Our journal, The Cemetorian, is produced quarterly.
VALE J MURRAY SMITH 1940 – 2016
Murray died suddenly on 26 July. He was found in bed with a book in his hand, a fitting end for a man who loved words.
Many will remember Murray on Cemetery Walks quietly standing in the background, sometimes jotting down notes, a kind and humble gentleman.
It’s an honour tinged with great sadness that Murray’s last written words to be published will be in our September journal.
The irony of it, Jan shared a joke with him commenting that it was not to be his obituary, sadly it is.
He was a mighty mentor to scores of young journalists, always preferring encouragement to admonishment. The journalist Peter Ellingsen wrote in The Age 2001 a full page in praise of Murray Smith. “Conversations with Murray, as I found after landing a cadetship in his office, revolved around him listening, nodding and chuckling, always with a twinkle in his eye. When he retired, he made it clear he wanted to go out quietly, brushing colleagues’ attempts to have a turn at head office and a drink in town”.
“Hey, NO parting gifts of any kind for me, thanks, mate,’’ he wrote to a colleague. “Most desirous of a no-fuss ease-out.’’
The article below is from our September 2016 Edition
Murray Smith will be delighted to know this is not his obituary.
A staunch supporter of The Cemetorians, Murray is one of our most generous members turning up at our regular walks, Christmas lunches, and events. Always full of witty observations, I approached him for a story about the cemetery and this is what he wrote :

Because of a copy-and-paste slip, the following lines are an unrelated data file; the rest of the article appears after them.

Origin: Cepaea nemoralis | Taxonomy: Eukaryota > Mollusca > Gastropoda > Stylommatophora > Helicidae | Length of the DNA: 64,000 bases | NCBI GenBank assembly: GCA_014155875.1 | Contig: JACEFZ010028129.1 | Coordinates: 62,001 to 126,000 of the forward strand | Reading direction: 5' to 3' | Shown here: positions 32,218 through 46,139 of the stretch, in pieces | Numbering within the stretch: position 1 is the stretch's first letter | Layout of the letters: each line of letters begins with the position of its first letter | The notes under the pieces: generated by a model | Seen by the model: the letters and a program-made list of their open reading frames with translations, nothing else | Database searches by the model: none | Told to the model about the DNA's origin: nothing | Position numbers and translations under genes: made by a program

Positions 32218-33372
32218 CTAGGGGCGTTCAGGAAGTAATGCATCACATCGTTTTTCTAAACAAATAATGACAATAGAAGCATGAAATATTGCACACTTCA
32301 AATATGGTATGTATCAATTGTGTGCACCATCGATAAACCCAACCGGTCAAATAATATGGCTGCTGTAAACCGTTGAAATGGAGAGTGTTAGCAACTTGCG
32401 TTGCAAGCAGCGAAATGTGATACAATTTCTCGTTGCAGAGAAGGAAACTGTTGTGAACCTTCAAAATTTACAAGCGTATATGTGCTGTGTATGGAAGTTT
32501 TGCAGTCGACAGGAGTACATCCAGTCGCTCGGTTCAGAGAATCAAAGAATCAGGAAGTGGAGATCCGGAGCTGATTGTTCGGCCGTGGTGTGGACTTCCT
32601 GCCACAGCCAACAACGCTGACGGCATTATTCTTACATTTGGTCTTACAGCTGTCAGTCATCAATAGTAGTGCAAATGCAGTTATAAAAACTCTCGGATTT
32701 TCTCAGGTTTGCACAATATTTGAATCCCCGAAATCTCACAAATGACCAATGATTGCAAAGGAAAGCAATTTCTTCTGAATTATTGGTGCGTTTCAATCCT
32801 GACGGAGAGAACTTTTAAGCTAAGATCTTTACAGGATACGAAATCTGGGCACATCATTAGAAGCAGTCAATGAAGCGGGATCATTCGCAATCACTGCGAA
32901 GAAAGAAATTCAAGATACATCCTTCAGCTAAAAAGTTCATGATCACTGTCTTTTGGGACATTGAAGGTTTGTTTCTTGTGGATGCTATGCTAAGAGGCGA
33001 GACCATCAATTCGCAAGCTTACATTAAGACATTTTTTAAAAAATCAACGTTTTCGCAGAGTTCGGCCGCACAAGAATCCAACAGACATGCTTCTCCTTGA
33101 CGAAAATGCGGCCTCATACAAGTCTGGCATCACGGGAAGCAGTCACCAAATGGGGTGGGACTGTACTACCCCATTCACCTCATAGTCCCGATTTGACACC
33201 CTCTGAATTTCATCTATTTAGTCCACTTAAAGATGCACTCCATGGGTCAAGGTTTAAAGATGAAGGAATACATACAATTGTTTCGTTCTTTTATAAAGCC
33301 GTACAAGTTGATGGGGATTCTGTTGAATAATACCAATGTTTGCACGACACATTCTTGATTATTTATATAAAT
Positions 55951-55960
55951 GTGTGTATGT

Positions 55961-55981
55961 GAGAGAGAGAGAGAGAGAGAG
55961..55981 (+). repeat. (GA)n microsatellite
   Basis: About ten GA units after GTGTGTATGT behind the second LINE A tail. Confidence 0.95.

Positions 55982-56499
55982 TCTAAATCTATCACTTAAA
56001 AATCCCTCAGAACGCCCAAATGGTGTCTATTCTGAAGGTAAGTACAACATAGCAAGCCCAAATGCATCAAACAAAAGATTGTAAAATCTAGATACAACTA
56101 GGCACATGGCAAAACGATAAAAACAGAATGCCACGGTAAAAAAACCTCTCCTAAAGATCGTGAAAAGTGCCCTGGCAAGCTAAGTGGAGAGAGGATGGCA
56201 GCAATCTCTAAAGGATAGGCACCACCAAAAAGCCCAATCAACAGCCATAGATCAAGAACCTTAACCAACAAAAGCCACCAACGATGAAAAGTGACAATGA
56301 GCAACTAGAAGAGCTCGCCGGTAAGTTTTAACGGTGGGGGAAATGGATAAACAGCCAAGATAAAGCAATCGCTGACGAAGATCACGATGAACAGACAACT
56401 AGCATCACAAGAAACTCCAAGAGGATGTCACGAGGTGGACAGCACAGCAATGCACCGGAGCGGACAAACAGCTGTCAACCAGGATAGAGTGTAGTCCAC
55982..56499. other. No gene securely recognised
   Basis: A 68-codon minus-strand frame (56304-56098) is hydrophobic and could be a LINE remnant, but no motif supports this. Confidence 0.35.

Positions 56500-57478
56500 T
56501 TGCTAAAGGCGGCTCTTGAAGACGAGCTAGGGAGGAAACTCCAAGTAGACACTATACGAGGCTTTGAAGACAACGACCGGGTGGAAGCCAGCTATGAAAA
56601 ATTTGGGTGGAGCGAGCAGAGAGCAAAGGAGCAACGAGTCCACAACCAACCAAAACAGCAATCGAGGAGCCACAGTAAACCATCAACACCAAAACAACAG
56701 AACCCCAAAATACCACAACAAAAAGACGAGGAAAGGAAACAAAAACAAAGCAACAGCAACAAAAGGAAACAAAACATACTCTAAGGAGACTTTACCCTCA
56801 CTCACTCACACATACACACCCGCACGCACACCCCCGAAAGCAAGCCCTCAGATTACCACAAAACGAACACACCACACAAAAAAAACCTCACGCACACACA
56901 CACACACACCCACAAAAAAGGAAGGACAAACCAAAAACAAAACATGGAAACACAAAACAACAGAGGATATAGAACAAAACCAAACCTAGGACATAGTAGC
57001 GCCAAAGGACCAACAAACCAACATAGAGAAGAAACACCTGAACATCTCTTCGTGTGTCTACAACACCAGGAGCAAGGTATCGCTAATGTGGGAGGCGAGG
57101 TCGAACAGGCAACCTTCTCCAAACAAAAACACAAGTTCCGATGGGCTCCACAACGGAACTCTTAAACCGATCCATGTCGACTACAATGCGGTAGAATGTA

Unforgettable …/That’s what you are,/Unforgettable/Tho’ near or far …”
That opening to American singer Nat King Cole’s early 1950s signature song, “Unforgettable”, resonates strongly with me today as I contemplate Brighton General Cemetery and the role played by the Cemetorians. It’s making all those buried there “unforgettables” via its walking tours, publications and website.
The term CEMEtery hisTORIANS seems distinctive in itself, judging from my quick etymology search via Google, feeding my “word nerd” tendency. As a lifelong resident of the Bentleigh area, and working much of my 56-year full-time journalism career (from 1956) on suburban newspapers, obituary writing was an early focus.
I think my initial contact with the Cemetorians was in 2006, when I attended a February walking tour that touched, in part, on unmarked graves of William George Robertson and his wife, Lily. I was thus brought to a somewhat personal identification in that I had learned from the diligent research of a cousin, Helen Stanley (née Smith), that our paternal great-grandparents, James Smith (born Smyth) and his wife, Marienne (née Logan), had come separately to Australia from Ireland – and their unmarked graves were at Brighton Cemetery.
James came as a laborer and Marianne as a servant. James is listed as a farmer on his death certificate, living in Selwyn St, North Brighton, who died, aged 51, at 3.15am on Christmas Day, 1887, and was buried the next day at Brighton Cemetery, with John McDowall as the undertaker. A Catholic priest, the Rev. M. Carey, officiated.